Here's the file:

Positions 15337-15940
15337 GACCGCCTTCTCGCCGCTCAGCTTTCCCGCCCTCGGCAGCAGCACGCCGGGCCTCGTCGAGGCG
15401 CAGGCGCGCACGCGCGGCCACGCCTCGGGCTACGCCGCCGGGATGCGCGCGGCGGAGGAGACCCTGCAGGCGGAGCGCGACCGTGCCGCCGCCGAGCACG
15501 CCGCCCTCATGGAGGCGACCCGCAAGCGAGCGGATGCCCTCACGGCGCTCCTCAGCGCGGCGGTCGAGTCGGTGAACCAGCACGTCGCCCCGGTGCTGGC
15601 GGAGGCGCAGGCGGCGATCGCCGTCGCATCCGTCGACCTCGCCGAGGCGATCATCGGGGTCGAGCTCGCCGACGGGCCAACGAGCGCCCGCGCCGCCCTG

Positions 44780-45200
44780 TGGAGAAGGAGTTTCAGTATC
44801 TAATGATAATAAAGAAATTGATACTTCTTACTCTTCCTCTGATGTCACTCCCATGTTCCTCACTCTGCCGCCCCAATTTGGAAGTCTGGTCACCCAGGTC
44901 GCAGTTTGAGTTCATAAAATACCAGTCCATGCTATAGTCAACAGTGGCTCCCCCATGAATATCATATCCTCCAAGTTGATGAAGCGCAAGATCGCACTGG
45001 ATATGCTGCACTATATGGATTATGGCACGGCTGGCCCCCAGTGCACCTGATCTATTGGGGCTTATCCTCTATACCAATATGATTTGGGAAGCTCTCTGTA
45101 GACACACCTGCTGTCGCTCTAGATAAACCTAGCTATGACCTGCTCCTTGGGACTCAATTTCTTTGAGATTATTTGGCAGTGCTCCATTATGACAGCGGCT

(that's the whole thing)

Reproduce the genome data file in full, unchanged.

Positions 15337-15940
15337 GACCGCCTTCTCGCCGCTCAGCTTTCCCGCCCTCGGCAGCAGCACGCCGGGCCTCGTCGAGGCG
15401 CAGGCGCGCACGCGCGGCCACGCCTCGGGCTACGCCGCCGGGATGCGCGCGGCGGAGGAGACCCTGCAGGCGGAGCGCGACCGTGCCGCCGCCGAGCACG
15501 CCGCCCTCATGGAGGCGACCCGCAAGCGAGCGGATGCCCTCACGGCGCTCCTCAGCGCGGCGGTCGAGTCGGTGAACCAGCACGTCGCCCCGGTGCTGGC
15601 GGAGGCGCAGGCGGCGATCGCCGTCGCATCCGTCGACCTCGCCGAGGCGATCATCGGGGTCGAGCTCGCCGACGGGCCAACGAGCGCCCGCGCCGCCCTG

Positions 44780-45200
44780 TGGAGAAGGAGTTTCAGTATC
44801 TAATGATAATAAAGAAATTGATACTTCTTACTCTTCCTCTGATGTCACTCCCATGTTCCTCACTCTGCCGCCCCAATTTGGAAGTCTGGTCACCCAGGTC
44901 GCAGTTTGAGTTCATAAAATACCAGTCCATGCTATAGTCAACAGTGGCTCCCCCATGAATATCATATCCTCCAAGTTGATGAAGCGCAAGATCGCACTGG
45001 ATATGCTGCACTATATGGATTATGGCACGGCTGGCCCCCAGTGCACCTGATCTATTGGGGCTTATCCTCTATACCAATATGATTTGGGAAGCTCTCTGTA
45101 GACACACCTGCTGTCGCTCTAGATAAACCTAGCTATGACCTGCTCCTTGGGACTCAATTTCTTTGAGATTATTTGGCAGTGCTCCATTATGACAGCGGCT